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Posts Tagged ‘Credit Markets’

University students sign petition over impossible economics exam

February 1, 2015 Leave a comment

A HT to Jane Hickey for this story about University economics exams. Final year economics students from the University of Sheffield are protesting vigorously about about their final exam as there were compulsory questions on topics which they had never been taught. According to the BBC one student said:

“We had been told it was not a maths-based paper.

“We feel misled and angry.

“Every part of the question was, ‘Calculate this, partially differentiate that.'”

Below is an image of the question.

sheffield eco paper

It seems that most major degrees in economics still focus on the neoclassical ideology and associates humans as perfectly rational walking calculators working out their utility for each purchase. The main model of consumer behaviour assumes that we never buy anything until we’ve calculated the impact on, for example, our retirement fund, and we’re so good at maths we use interest rates to compute our pleasure, over time, after buying something. However I know there is a movement for change in the composition of Economics Degrees which is discussed in the Diane Coyle edited book “What’s the use of Economics”, which examines what economists need to bring to their jobs, and the way in which education in universities could be improved to fit graduates better for the real world.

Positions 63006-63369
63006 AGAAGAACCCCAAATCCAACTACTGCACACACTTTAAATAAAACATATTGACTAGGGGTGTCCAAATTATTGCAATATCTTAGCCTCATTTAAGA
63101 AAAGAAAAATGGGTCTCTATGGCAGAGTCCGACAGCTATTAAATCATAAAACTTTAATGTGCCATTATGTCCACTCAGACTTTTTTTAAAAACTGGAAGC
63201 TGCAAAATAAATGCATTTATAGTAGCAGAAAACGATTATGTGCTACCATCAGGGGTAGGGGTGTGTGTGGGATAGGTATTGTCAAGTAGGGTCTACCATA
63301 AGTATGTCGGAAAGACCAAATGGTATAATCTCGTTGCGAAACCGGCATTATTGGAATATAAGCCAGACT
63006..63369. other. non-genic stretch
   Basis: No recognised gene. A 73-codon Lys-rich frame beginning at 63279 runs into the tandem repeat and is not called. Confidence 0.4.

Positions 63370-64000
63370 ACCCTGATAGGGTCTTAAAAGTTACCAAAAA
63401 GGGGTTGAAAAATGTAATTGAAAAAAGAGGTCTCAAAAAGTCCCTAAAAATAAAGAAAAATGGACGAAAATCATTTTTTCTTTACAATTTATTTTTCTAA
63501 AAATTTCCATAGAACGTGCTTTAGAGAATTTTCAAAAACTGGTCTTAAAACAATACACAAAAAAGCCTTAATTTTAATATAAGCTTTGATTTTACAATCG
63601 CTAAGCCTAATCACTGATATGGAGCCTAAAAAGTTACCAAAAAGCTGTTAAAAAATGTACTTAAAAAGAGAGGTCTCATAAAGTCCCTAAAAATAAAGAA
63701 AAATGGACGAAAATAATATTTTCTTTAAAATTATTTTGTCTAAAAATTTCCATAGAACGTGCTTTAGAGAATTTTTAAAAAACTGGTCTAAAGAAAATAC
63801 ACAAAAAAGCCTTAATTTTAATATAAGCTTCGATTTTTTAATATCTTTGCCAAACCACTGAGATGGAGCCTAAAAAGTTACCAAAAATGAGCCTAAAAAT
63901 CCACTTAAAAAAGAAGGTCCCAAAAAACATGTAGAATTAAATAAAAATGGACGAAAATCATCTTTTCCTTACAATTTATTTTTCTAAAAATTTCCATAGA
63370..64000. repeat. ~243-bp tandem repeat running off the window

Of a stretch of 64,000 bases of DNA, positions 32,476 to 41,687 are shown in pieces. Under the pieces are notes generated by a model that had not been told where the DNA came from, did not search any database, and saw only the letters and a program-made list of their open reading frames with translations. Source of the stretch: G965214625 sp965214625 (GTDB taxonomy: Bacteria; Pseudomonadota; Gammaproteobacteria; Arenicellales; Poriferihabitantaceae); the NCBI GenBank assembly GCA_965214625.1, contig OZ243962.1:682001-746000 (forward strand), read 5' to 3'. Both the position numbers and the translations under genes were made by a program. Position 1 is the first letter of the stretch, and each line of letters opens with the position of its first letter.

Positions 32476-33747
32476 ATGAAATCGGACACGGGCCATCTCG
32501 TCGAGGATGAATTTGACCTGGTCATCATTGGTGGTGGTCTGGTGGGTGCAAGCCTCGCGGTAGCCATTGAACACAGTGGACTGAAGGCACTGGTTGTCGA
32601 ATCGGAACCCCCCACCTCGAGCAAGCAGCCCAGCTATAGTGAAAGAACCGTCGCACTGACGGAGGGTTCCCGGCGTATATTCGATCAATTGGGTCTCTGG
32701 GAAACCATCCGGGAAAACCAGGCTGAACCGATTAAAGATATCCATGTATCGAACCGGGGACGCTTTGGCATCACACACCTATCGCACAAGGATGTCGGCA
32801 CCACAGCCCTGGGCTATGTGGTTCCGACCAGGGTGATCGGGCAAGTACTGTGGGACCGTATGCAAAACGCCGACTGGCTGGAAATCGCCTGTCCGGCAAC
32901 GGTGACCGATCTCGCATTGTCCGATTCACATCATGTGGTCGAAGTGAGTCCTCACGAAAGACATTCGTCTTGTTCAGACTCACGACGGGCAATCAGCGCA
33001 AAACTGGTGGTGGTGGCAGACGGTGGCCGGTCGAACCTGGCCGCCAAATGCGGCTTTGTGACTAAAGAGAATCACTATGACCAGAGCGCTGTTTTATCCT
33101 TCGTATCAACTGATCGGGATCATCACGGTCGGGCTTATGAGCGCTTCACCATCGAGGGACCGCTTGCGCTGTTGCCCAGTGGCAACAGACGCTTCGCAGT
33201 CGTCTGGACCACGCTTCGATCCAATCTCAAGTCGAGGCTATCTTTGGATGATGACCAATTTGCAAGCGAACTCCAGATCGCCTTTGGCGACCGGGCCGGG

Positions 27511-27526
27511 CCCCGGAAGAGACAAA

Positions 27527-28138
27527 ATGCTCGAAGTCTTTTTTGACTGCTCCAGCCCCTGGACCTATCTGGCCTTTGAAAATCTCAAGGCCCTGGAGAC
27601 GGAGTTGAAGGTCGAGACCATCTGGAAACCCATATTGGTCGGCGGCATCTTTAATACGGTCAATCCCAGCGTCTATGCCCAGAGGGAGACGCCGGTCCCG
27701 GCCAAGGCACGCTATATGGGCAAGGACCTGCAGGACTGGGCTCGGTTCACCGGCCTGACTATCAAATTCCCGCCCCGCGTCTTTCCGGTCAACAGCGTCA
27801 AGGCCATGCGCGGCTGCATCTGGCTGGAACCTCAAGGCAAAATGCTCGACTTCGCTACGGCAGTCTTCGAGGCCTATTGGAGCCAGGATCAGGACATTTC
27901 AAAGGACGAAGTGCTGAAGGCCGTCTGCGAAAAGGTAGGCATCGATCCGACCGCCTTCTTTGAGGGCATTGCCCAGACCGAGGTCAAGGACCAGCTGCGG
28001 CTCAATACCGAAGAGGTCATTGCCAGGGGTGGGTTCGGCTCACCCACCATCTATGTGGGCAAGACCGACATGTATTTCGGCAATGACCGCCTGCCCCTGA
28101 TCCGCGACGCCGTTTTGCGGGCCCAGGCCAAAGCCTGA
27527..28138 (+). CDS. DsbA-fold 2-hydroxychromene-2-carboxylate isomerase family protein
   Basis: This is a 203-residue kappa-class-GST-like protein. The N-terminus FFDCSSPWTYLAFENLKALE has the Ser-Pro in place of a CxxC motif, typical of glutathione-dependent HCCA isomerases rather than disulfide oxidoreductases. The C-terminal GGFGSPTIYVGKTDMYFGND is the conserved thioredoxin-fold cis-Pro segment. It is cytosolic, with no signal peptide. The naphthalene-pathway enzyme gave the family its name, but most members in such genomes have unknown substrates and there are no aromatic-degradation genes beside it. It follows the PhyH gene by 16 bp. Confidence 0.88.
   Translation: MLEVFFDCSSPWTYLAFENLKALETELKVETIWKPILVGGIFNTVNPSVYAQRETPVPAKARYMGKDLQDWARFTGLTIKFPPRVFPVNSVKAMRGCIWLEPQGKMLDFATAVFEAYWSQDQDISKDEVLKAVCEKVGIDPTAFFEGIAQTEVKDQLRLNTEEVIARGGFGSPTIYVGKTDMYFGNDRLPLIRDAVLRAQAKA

“US economist Philip Mirowski recounts how a colleague at his university was asked by students in spring 2009 to talk about the crisis. The world was apparently collapsing around them, and what better forum to discuss this in than a macroeconomics class. The response? “The students were curtly informed that it wasn’t on the syllabus, and there was nothing about it in the assigned textbook, and the instructor therefore did not wish to diverge from the set lesson plan. And he didn’t. In the 1970s at Cambridge “There were big debates, and students would study politics, the history of economic thought.” And now? “Nothing. No debates, no politics or history of economic thought and the courses are nearly all maths.”